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Anxiety over Greek referendum, short-lived volatility expected

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By Rohit Vaid

Mumbai: Slight volatility is expected to hit the Indian equity markets in the coming week as investors will be jittery on account of the Greek referendum, upcoming first quarter results, the monsoon’s progression and key macro economic data.

However, market observers predicted to IANS that the volatility could be short-lived, as strong domestic fundamentals, economic reforms and a pick-up in government and private investments take place.

“Markets are expected to be slightly volatile in the beginning of the week due to the Greek referendum. For the short-term the Greek issue will be big enough for the market as a cue,” Devendra Nevgi, chief executive of ZyFin Advisors, told IANS.

“However, after the initial factoring-in of the situation, the domestic fundamentals such as policy initiatives and data points will be back into focus. These domestic factors are positive and will drive the markets to stability,” he added.

According to Dipen Shah, head of private client group research with Kotak Securities, the markets are hopeful that the outcome of the Greek referendum will not have any significant repercussions on the global economy – and especially India.

“The Indian economy is not linked to Greece in any major way. While there can be an impact on currency due to potential outflows, the strong forex reserves should help in reducing the impact to a great extent,” Shah said.

The Greek government has called for a referendum to let the people decide on the terms and conditions of another bailout.

Gaurav Jain, director of Hem Securities, elaborated to IANS that the positive bias in the Indian markets is expected to continue with Nifty having the potential to reach the 8,700-mark on the higher side.

“If things turn out to be negative, then the positive bias will help in mitigating the damage. Nifty in that scenario can be pulled down to the 8,000-mark on the lower side,” Jain said.

The markets will be looking ahead for key inflation and factory output data points like CPI (consumer price index), WPI (wholesale price index) and IIP (Index of Industrial Product) numbers.

“Traders will be eyeing the industrial production data for May scheduled to be announced on July 10. Needless to say, the progress of the monsoon will also remain in focus for the entire month,” Jayant Manglik, president for retail distribution with Religare Securities, told IANS.

The IIP data assumes significance as that for core sector industries released on June 30 showed the fastest pace of growth in the last six months ended May 2015 – at 4.4 percent year-on-year.

The eight core industries which comprise 38 percent of the total weight of items included in the Index of Industrial Production (IIP) stood at 178.6 as against 162.4 in April.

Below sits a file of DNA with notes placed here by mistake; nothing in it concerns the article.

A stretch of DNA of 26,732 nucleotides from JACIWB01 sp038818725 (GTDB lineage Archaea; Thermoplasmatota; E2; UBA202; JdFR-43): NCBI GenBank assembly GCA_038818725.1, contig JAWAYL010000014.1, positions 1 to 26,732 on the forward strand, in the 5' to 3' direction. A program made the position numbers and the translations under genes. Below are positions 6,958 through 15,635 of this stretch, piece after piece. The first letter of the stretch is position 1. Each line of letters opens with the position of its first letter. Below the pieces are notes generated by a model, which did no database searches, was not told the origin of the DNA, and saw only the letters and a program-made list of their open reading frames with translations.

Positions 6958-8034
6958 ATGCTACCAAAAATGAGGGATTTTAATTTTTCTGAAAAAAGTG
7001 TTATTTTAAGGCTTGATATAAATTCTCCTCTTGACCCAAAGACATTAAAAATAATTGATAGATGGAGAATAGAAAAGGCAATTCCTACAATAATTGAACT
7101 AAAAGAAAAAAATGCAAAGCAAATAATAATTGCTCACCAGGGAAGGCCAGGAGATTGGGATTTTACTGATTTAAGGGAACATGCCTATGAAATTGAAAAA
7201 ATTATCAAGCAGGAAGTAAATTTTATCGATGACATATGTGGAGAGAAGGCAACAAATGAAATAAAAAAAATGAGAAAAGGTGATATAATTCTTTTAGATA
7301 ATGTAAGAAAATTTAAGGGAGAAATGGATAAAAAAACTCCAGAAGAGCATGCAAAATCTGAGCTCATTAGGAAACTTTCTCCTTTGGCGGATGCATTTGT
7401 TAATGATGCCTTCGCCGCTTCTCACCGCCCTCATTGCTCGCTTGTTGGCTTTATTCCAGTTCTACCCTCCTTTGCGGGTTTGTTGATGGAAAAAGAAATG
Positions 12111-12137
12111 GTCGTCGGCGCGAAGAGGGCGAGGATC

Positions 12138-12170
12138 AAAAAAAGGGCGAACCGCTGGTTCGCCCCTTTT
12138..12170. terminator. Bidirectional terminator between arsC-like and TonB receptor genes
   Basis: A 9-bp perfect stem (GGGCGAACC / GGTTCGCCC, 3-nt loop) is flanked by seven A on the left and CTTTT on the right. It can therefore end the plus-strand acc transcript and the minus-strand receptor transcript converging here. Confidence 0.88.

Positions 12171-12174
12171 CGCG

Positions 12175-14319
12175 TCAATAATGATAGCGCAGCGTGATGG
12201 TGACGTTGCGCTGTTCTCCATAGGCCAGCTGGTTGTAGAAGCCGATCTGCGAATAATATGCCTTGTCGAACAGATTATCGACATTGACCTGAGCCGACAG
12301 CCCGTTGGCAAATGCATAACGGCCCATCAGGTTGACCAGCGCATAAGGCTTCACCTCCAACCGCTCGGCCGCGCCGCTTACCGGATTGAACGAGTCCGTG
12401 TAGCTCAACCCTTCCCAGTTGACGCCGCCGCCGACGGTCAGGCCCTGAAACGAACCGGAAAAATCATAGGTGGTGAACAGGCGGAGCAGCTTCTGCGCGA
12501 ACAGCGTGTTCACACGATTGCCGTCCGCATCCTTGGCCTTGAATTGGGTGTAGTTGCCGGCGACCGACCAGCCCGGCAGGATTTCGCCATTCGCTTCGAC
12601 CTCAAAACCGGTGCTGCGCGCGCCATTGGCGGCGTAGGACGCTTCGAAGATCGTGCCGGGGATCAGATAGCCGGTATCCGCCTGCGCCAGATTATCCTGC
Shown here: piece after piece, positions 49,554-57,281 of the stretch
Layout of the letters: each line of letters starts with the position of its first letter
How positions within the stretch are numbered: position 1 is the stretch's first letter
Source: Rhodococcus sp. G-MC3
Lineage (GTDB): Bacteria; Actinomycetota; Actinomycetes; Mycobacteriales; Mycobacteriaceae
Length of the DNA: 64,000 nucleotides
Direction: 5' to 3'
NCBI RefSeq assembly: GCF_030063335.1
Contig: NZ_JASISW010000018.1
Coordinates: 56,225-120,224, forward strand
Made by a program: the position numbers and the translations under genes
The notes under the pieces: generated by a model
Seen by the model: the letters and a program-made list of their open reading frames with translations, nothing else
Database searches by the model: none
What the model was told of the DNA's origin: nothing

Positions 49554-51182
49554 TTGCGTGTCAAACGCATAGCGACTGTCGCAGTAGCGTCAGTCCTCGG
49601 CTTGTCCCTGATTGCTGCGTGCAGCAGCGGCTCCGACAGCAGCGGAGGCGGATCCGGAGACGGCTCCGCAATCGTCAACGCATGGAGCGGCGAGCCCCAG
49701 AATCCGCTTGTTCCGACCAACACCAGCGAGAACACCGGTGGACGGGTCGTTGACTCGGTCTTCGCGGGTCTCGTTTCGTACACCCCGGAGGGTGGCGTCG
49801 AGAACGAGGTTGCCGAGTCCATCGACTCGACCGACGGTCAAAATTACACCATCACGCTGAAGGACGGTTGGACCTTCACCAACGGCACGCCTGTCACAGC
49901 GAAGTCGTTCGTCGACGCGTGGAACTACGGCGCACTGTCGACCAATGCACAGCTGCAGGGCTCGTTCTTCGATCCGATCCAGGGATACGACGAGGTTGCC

Analysts also point out that the countdown has begun for the earning season scheduled to start from July 21, which they believe holds the utmost importance in shaping the market’s direction.

“There is a hope that the first quarter (Q1) numbers due to be released soon will be better than the Q4 of 2014-15. Factors like lower inflation, easing of monetary policy and stable rupee are expected to be translated into better Q1 numbers,” Anand James, co-head, technical research desk, Geojit BNP Paribas, told IANS.

“There is also hope that the Q1 guidance is also going to be positive. However, in the worst case scenario, the markets seem to be ready for any negative surprises, especially in sector or stock-specific areas,” he added.

According to Anand, the market trajectory will also be influenced by the political climate leading up to parliament’s monsoon session later this month. The session is crucial because major bills such as on GST (goods and services tax) and land acquisition will be presented in parliament.

“The progress of monsoon will also be in the focus. We have noticed weakening of monsoon in the early part of this month. The continued weakness coupled with any adverse inflation numbers will give out negative signals for future lending rate cuts,” Anand added.

The barometer index of the Indian equities market, the 30-scrip Sensitive Index (Sensex) of the S&P Bombay Stock Exchange (BSE), gained 281 points or 1.01 percent during the weekly trade ended July 3.

The index closed at 28,092.79 points from the previous weekly closing of 27,811.84 points on June 26.

(IANS)

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Raghuram Rajan: The Man Who Revolutionized The Indian Banking System

During his academic days, he won the Director's Gold Medal in IIT Delhi and was a Gold medalist at IIM Ahmedabad.

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Raghuram Rajan was born on 3 February 1963, in Bhopal, Madhya Pradesh. Wikimedia Commons
Raghuram Rajan was born on 3 February 1963, in Bhopal, Madhya Pradesh. Wikimedia Commons
  • On September 5, 2013, Rajan took charge of Governor of India’s central banking institution
  • Raghuram Rajan graduated in electrical engineering from IIT Delhi
  • Under Raghuram Rajan, the RBI licensed two universal banks and approved eleven payments banks